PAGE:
What's behind Saudi Arabia's peace efforts in the Ukraine war?
Earlier this month, Saudi Arabia hosted an international summit in Jeddah to advance efforts aimed at restoring peace in Ukraine.
Although nothing concrete came out of the summit, these talks in Jeddah established a venue for further dialogue concerning Ukraine’s territorial integrity.
Kyiv called the summit “productive” in terms of moving the war toward a peaceful settlement. Ukraine and its Western backers hailed the talks as important from the standpoint of obtaining more global support for the principles set forth by Ukraine’s leadership as a basis for ending the war, including a total withdrawal of all Russian military forces from every acre of land within Ukraine’s UN-recognised borders.
Officials in Moscow, who didn’t attend, dismissed the meeting in Jeddah as a failed effort to shift the Global South behind Ukraine.
"Saudi Arabia hosting these talks in Jeddah earlier this month was significant from the standpoint of Riyadh's ability to project greater influence as a diplomatic player"
It mattered that these talks took place in Saudi Arabia, which is conducting an increasingly non-aligned foreign policy in contrast to the Cold War days. This event was the latest illustration of Saudi Arabia’s balanced foreign policy vis-à-vis the Ukraine War, which has enabled the Kingdom to play a special diplomatic role in relation to the conflict.
Riyadh’s positive relations with Ukraine and its NATO backers, on one side, and Russia, on the other, has positioned the Saudis not only to host these latest talks but also to help mediate the September 2022 Russian-Ukrainian prisoner swap and the Viktor Bout–Brittney Griner prisoner exchange three months later.
Since Crown Prince and Prime Minister Mohammed bin Salman's (MbS) ascendancy began, Saudi Arabia has been busy pursuing global recognition of Riyadh’s status as a major player in the international arena.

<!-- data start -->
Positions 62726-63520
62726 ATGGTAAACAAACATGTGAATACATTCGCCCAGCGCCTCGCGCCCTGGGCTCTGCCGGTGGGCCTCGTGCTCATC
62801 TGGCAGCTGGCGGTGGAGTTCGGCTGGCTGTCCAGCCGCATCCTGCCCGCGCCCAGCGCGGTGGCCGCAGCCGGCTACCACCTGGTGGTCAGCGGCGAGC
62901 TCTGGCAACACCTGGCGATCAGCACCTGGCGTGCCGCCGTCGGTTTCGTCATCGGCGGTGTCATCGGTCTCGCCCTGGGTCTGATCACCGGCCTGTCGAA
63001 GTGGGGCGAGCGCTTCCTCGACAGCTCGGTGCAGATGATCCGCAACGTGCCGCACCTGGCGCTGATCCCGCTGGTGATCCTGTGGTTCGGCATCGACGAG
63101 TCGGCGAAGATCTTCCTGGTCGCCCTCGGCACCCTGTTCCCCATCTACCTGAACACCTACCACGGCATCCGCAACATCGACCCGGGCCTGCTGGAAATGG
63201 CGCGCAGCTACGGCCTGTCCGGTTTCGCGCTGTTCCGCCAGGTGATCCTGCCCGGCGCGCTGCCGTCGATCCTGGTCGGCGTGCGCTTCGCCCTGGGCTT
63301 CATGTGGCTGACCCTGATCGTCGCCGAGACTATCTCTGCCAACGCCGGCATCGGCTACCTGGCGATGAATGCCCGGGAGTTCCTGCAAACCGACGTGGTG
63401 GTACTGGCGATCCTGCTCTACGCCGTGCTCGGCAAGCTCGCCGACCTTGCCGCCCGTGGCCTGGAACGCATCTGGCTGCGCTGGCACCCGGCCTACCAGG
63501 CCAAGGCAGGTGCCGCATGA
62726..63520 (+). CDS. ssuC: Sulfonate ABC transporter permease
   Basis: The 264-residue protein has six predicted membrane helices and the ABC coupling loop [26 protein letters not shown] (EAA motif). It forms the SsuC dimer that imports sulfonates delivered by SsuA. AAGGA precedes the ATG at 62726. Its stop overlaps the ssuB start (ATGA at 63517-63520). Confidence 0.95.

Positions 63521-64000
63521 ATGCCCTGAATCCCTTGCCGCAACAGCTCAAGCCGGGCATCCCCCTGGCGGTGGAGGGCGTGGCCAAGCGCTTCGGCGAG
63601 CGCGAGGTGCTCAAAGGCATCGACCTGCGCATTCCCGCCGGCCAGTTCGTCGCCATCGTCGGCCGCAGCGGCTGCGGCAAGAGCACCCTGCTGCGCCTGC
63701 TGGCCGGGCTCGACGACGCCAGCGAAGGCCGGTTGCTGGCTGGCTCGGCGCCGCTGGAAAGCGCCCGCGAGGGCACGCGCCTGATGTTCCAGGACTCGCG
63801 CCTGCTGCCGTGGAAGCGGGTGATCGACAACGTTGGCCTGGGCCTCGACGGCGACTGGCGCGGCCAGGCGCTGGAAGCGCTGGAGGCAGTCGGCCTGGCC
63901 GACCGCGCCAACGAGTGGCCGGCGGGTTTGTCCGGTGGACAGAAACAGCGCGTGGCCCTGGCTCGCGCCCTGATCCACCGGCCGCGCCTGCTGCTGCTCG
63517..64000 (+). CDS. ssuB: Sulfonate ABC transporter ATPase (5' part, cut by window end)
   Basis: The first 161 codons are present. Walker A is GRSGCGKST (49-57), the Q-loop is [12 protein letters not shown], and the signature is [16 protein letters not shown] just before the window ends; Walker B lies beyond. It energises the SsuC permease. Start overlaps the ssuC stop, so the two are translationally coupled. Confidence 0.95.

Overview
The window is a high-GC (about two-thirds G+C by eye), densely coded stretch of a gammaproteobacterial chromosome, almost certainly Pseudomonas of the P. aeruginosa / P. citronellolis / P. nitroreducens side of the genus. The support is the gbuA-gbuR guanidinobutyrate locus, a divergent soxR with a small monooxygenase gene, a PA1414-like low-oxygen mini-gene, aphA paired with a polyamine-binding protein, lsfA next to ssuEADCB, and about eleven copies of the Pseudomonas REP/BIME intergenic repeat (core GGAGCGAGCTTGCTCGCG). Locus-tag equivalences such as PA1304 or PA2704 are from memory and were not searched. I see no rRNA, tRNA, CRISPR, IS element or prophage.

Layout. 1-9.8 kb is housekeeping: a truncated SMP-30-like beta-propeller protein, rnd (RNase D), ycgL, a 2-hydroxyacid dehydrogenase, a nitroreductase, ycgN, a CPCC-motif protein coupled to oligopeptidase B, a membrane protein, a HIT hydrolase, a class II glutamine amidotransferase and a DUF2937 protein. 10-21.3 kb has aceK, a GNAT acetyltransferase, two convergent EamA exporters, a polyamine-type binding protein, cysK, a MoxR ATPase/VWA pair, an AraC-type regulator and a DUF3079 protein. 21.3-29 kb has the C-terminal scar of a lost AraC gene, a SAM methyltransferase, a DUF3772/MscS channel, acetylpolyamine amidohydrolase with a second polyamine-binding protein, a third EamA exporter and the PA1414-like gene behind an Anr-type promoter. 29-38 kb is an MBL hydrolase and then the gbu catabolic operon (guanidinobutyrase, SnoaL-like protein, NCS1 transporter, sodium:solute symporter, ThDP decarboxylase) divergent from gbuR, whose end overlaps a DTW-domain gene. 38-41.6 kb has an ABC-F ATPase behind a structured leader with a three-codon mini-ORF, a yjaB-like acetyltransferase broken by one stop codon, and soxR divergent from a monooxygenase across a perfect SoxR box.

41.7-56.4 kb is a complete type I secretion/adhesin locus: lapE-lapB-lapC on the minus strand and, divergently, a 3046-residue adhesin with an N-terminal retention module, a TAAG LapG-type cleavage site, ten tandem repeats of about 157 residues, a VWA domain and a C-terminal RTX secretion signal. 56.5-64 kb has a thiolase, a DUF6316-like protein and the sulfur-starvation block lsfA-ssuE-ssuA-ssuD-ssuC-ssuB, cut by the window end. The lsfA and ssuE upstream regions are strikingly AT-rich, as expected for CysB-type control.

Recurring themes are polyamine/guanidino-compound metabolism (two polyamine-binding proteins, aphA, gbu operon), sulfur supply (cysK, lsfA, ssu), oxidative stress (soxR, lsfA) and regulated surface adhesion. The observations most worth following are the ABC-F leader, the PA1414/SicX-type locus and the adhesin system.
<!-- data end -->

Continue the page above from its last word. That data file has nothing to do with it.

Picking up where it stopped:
That 42 countries from across the world, including Russia-friendly China and India, participated in this summit was significant. The attendance of such non-Western countries, which have been relatively neutral and not necessarily extremely sympathetic to Ukraine’s struggle to achieve a decisive military victory over Russia, spoke to MbS’s rise as an influential and respected statesman on the international stage.
“This conference fits perfectly within [Saudi Arabia’s] diplomatic strategies to achieve this recognition,” explained Dr Yasmine Farouk, a non-resident fellow with the Baker Institute Edward P. Djerejian Center for the Middle East, in an interview with The New Arab.
“The message is: Saudi Arabia is not a fence sitter or a swing state as some Western scholars and journalists have called it. It is a global player in its own right, crafting and following its own policies,” she added.
“The fact that Saudi Arabia was able to convene over 40 countries and international organisations was a direct reflection of its broader campaign to diversify relations and position itself as a major diplomatic player and convener on the international stage,” Caroline Rose, the Director of the Strategic Blind Spots Portfolio at the New Lines Institute, told TNA.
“Saudi Arabia is following its national interest. We should expect it to continue doing so,” said Dr Farouk.
As the Kingdom bolsters its credentials as a peacemaker with an increasingly central role in global affairs, MbS makes it abundantly clear that his country is anything but a “pariah” as then-presidential hopeful Joe Biden maintained in 2019.
This month’s summit in Jeddah also built on two other events which took place in Jeddah in May: the Sudan peace talks and the Arab League summit attended by Ukrainian President Volodymyr Zelenskyy, who seized that opportunity to convey Kyiv’s message to a large Arab-Islamic audience.